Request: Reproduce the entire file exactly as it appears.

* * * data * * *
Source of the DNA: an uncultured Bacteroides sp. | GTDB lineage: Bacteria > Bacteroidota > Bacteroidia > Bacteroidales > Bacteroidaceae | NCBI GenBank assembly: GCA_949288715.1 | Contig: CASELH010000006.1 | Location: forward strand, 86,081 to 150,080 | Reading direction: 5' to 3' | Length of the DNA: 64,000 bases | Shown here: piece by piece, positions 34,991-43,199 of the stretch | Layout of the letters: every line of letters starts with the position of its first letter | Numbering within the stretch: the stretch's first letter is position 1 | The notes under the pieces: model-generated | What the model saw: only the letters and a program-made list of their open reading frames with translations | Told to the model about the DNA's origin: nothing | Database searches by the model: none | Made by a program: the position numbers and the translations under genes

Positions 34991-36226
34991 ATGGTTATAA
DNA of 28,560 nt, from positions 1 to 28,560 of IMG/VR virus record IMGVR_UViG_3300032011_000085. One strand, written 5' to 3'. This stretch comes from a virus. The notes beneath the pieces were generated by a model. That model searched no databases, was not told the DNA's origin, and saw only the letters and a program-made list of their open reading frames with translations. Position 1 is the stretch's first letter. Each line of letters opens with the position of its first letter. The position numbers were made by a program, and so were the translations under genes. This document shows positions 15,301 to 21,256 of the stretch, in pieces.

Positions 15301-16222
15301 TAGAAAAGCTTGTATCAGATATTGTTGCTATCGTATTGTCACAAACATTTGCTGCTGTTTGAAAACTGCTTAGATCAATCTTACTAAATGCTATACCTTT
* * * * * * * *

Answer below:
Source of the DNA: an uncultured Bacteroides sp. | GTDB lineage: Bacteria > Bacteroidota > Bacteroidia > Bacteroidales > Bacteroidaceae | NCBI GenBank assembly: GCA_949288715.1 | Contig: CASELH010000006.1 | Location: forward strand, 86,081 to 150,080 | Reading direction: 5' to 3' | Length of the DNA: 64,000 bases | Shown here: piece by piece, positions 34,991-43,199 of the stretch | Layout of the letters: every line of letters starts with the position of its first letter | Numbering within the stretch: the stretch's first letter is position 1 | The notes under the pieces: model-generated | What the model saw: only the letters and a program-made list of their open reading frames with translations | Told to the model about the DNA's origin: nothing | Database searches by the model: none | Made by a program: the position numbers and the translations under genes

Positions 34991-36226
34991 ATGGTTATAA
DNA of 28,560 nt, from positions 1 to 28,560 of IMG/VR virus record IMGVR_UViG_3300032011_000085. One strand, written 5' to 3'. This stretch comes from a virus. The notes beneath the pieces were generated by a model. That model searched no databases, was not told the DNA's origin, and saw only the letters and a program-made list of their open reading frames with translations. Position 1 is the stretch's first letter. Each line of letters opens with the position of its first letter. The position numbers were made by a program, and so were the translations under genes. This document shows positions 15,301 to 21,256 of the stretch, in pieces.

Positions 15301-16222
15301 TAGAAAAGCTTGTATCAGATATTGTTGCTATCGTATTGTCACAAACATTTGCTGCTGTTTGAAAACTGCTTAGATCAATCTTACTAAATGCTATACCTTT